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Diuretics Excel in Drug Comparison Trial Involving Hypertension/Metabolic Syndrome


Diuretics were associated with reduced heart disease in a drug comparison trial involving 23,077 people with both high blood pressure and the metabolic syndrome, a cluster of risk factors for heart disease, report researchers from The University of Texas School of Public Health and Case Western Reserve University in the Jan. 28 issue of the Archives of Internal Medicine, one of the JAMA/Archives journals. The cardiac benefits connected with diuretics were particularly pronounced in blacks, who have a high incidence of high blood pressure or hypertension.

UT-Houston’s Barry Davis, M.D., Ph.D., Sara Pressel, M.S., and Charles Baimbridge.

“In hypertensive patients with metabolic syndrome, initial treatment for hypertension should include a diuretic,” said senior author Barry Davis, M.D., Ph.D., professor of biostatistics and the director of the Coordinating Center for Clinical Trials at the UT School of Public Health. “Diuretics are preferred over other major classes of blood pressure medications to prevent one or more forms of cardiovascular disease.”

High blood pressure is one of the risk factors included in the metabolic syndrome along with diabetes or pre-diabetes, excessive belly fat, high triglyceride levels, or low levels of high-density lipoprotein (“good” cholesterol). It is estimated that about 40 percent of adults age 60 years or older can be classified as having the metabolic syndrome.

According to Davis, the James W. Rockwell Professor of Public Health, diuretics, also known as “water pills,” offered greater protection against cardiovascular disease including heart failure, and were at least as effective for lowering blood pressure when compared to three other classes of blood pressure medications. “The newer medications tend to produce better glucose and cholesterol values but the diuretics tend to generate better patient outcomes,” he said.

“This is an important study that provides a new insight into diuretic therapy for blood pressure control, particularly in patients with the metabolic syndrome who are subject to heart failure,” said K. Lance Gould, M.D., professor in the Division of Cardiology at the UT Medical School at Houston.

“While the primary endpoint showed no difference between drug treatment groups, subset analysis of the metabolic syndrome showed less heart failure when diuretics are used. This subset analysis emphasizes the value of diuretic treatment in patients with the metabolic syndrome who are subject to heart failure,” said Gould, the Martin Bucksbaum Distinguished University Chair.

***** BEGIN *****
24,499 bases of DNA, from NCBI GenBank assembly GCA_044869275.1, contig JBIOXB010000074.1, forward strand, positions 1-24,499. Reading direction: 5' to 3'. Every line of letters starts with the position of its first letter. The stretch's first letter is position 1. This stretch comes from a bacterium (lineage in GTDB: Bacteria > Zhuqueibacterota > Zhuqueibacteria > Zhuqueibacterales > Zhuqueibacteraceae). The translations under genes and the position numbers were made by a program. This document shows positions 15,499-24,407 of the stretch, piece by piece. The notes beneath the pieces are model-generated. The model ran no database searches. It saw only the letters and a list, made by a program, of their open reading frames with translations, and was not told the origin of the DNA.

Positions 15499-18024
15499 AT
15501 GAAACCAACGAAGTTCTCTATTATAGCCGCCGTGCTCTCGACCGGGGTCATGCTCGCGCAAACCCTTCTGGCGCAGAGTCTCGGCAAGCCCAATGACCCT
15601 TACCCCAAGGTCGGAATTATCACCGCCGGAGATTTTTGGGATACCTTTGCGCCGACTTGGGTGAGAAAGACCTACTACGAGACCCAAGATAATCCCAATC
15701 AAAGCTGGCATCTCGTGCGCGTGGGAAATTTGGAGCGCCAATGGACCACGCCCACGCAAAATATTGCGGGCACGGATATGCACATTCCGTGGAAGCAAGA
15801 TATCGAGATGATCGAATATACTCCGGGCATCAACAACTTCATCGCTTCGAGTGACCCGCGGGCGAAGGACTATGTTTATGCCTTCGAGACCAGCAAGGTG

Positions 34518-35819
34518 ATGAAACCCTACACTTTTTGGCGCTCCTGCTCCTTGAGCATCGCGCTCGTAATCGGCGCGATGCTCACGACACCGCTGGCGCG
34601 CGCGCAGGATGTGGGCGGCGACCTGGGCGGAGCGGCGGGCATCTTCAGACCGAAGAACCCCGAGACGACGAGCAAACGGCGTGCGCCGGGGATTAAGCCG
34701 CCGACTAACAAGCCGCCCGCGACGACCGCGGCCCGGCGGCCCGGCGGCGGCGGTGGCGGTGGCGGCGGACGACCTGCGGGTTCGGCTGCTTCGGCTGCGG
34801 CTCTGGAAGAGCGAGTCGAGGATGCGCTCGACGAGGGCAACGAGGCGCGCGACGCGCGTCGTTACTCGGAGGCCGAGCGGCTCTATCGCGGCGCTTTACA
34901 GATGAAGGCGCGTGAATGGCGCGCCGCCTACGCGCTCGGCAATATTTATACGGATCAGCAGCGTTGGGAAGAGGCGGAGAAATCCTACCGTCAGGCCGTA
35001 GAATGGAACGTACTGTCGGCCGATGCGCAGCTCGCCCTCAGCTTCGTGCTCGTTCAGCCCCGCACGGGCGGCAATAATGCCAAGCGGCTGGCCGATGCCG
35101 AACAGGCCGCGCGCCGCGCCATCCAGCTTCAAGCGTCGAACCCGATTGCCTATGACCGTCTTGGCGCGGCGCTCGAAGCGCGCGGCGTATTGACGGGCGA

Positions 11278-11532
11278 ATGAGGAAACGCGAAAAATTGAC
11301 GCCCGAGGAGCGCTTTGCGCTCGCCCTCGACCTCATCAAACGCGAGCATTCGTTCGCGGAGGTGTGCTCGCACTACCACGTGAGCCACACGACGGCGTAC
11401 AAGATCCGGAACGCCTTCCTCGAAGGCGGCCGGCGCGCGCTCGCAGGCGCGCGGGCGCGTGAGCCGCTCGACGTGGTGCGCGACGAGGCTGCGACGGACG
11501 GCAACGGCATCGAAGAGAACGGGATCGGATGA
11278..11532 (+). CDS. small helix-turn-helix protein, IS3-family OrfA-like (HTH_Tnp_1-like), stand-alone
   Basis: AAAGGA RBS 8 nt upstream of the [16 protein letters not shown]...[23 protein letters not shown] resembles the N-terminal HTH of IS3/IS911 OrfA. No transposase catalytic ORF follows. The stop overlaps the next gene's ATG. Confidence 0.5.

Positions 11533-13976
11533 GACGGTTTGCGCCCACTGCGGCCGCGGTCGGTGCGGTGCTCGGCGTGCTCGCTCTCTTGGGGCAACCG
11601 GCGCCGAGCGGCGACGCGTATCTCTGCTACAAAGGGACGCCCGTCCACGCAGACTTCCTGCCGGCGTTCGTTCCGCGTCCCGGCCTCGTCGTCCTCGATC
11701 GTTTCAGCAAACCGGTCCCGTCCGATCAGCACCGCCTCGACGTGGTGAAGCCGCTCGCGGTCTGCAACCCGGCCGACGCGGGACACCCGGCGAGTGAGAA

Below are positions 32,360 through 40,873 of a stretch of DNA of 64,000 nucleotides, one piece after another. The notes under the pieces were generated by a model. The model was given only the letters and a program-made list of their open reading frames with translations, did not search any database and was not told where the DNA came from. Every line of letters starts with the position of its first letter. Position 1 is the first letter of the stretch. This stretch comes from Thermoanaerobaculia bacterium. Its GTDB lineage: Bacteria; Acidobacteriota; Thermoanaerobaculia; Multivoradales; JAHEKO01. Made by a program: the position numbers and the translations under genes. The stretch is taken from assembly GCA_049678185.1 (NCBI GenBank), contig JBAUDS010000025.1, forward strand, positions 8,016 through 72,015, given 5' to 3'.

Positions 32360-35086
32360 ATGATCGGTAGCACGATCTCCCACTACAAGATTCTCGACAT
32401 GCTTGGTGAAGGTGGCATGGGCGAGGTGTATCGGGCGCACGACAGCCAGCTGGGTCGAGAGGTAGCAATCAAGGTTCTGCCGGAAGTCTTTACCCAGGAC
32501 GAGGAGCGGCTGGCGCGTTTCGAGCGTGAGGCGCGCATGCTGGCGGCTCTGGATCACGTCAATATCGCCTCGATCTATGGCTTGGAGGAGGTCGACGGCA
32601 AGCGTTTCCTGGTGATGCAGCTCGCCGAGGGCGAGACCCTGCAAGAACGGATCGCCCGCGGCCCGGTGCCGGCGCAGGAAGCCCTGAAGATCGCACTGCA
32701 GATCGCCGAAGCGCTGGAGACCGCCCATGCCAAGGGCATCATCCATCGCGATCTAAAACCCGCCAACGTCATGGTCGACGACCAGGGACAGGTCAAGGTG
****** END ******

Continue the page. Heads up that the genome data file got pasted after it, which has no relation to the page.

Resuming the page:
Diuretics lower blood pressure by reducing fluid from blood. The other classes of blood pressure medication tested during the trial included: calcium channel blockers which relax blood vessels; ACE inhibitors which prevent the formation of a hormone which causes blood vessels to narrow; and alpha blockers, which reduce nerve impulses that constrict vessels.

Among patients with the metabolic syndrome (7,327 black and 15,750 white patients), the calcium channel blocker, ACE inhibitor and alpha-blocker had higher rates of heart failure compared with the diuretic; the ACE inhibitor and the alpha-blocker also had an increased risk of combined cardiovascular disease.

The latest findings stem from a landmark investigation based at the UT School of Public Health, which in 2002 established that diuretics were “as good or better” than three other classes of medications for high blood pressure during a multi-center, randomized, double-blind, clinical trial. The investigation is called ALLHAT - Antihypertensive and Lipid-Lowering Treatment to Prevent Heart Attack Trial.

Also contributing to the study from the UT School of Public Health were Sara Pressel, M.S., a faculty associate in biostatistics and co principal investigator of ALLHAT, and Charles Baimbridge, a graduate student in biostatistics.

“This study once again demonstrates that thiazide-type diuretics are an effective and inexpensive therapy in all patients at risk for heart disease, regardless of ethnicity or metabolic status. The robust size of this study confirms their conclusions,” said Philip R. Orlander, M.D., professor and interim chair in the Department of Medicine at the UT Medical School at Houston.

“Diuretics were thought to be poor first choices for individuals with diabetes or the metabolic syndrome because of their known adverse impact on lipid profiles and glucose. One of the major contributions of the ALLHAT study is to disprove this hypothesis. The results of this study should be immediately adopted into clinical practice,” Orlander said.

This study titled “Clinical Outcomes by Race in Hypertensive Patients With and Without the Metabolic Syndrome” was supported by the National Heart, Lung, and Blood Institute and by the Pfizer pharmaceutical company. Jackson T. Wright, Jr., M.D., Ph.D., Case Western Reserve University, was lead author.


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